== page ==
Fired police chief adds discrimination complaint to claims against Bar Harbor

Posted July 13, 2014, at 6:42 p.m.
Nate Young
Bill Trotter | BDN
Nate Young Buy Photo

BAR HARBOR, Maine — The former local police chief who has filed a federal lawsuit against the town is hoping to put the legal proceeding on hold while another panel reviews his allegations.

Nathan Young has filed a discrimination complaint with the Maine Human Rights Commission, alleging that he was fired because of a disability and that the town failed to provide him a reasonable accommodation for his disability.

The documents filed in U.S. District Court do not specify what the disability is, but Young has said it refers to his alcoholism, which he received treatment for after he was placed on leave last fall and before being fired by the town this past February.

Young filed his discrimination complaint with the state human rights panel in May. The panel has 180 days to act on his complaint, court documents indicate, or to issue him a “right to sue” letter.

Young has filed a motion to stay in federal court, saying he plans to amend his complaint in federal court to include alleged violations of the federal American with Disabilities Act and the state Maine Human Rights Act.

According to Young, the state panel has yet to take any action on his human rights complaint. Attempts this past week to contact Young’s attorney, Gregg Frame of Portland, and to obtain a copy of the complaint filed with the state human rights commission were unsuccessful.

The town, through its attorneys, has filed a response in federal court in opposition to Young’s request for a stay.

Young also contends that the town violated Maine’s Freedom of Access law because the elected town council met 12 times in executive session to discuss issues relating to his employment with the town without notifying him and giving him the opportunity to be present during the discussions.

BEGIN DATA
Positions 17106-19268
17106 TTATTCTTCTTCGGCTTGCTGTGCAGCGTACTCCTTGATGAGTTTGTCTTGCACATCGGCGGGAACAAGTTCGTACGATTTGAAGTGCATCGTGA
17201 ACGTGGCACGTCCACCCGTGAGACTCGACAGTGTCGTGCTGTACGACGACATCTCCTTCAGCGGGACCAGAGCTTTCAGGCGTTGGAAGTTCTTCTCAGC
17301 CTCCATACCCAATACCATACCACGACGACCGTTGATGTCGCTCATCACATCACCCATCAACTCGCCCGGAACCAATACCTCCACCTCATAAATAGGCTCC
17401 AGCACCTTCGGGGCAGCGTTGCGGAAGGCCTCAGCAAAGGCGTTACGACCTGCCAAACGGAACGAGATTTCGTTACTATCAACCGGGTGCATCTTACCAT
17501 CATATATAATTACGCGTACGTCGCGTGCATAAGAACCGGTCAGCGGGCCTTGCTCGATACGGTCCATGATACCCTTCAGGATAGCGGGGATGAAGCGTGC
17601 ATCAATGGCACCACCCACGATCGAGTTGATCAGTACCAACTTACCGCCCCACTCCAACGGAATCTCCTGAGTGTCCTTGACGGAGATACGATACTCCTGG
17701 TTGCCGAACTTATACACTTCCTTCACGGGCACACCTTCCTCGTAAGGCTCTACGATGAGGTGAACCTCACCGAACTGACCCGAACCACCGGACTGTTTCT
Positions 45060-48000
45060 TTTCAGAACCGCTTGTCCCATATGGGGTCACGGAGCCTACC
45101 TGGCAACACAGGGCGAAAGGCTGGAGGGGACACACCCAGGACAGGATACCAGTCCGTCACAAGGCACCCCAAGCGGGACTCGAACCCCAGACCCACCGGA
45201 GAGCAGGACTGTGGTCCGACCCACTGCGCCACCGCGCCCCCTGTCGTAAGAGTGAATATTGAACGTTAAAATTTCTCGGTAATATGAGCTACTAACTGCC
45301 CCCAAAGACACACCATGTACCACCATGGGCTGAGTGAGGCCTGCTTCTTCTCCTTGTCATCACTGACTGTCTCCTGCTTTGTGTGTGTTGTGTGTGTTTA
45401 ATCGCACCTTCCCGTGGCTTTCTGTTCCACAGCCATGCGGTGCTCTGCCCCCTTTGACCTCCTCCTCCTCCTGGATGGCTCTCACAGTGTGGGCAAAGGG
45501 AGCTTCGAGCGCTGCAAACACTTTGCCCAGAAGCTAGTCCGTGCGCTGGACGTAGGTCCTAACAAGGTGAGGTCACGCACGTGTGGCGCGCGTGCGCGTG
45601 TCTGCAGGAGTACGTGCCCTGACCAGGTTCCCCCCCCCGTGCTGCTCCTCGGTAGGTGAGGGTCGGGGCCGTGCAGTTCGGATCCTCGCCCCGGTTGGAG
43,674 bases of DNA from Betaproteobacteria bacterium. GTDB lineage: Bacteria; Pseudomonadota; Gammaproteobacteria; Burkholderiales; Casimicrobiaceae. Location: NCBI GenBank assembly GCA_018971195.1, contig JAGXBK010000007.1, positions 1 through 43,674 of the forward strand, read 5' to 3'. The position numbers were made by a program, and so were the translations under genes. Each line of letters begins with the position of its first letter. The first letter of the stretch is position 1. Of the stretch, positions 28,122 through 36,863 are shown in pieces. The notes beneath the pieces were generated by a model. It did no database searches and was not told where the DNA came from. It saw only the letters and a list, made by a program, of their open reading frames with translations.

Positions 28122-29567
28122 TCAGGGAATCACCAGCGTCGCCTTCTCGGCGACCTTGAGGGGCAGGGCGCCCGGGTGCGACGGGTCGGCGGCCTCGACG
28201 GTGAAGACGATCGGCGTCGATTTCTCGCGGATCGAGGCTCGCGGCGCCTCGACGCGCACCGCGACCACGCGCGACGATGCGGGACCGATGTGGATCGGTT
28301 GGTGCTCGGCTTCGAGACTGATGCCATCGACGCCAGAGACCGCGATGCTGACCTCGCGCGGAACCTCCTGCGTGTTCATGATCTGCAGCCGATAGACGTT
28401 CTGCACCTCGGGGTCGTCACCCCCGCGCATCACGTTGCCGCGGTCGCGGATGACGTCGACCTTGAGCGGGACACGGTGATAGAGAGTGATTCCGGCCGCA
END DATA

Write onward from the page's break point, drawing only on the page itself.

The former police chief claims town councilors were not given adequate time to review all related documents given to them by the town’s attorney prior to his Feb. 26 termination hearing. And though the council was obliged to consider only evidence presented at that hearing, Young says, some councilors had made up their minds prior to the hearing to uphold his firing by now-former Town Manager Dana Reed.

Young was placed on paid administrative leave last fall by Reed following a Sept. 25 incident in the village of Town Hill. Young has been accused being drunk and passing out at the wheel after parking his pickup and a local business in Town Hill, and then of pressuring officers in his department who came to check on him to not take any action against him. Young drove home from the business after having a brief discussion with the officers.

An investigator hired by Reed to look into the incident concluded Young likely had been drinking and did inappropriately pressure the officers not to take action against him.

Young has said he was confronting personal issues at the time, including his struggles with alcohol, but denies he had been drinking or that he encouraged the officers to do anything improper. Young also contends that, at his termination hearing in February, there was no evidence introduced that support these claims or justify his firing by Reed.

Federal magistrate judge John Nivison is scheduled to hold a telephonic hearing this week with attorneys involved in the lawsuit to hear oral arguments in the case, according to information posted in the court’s publicly accessible online document database.

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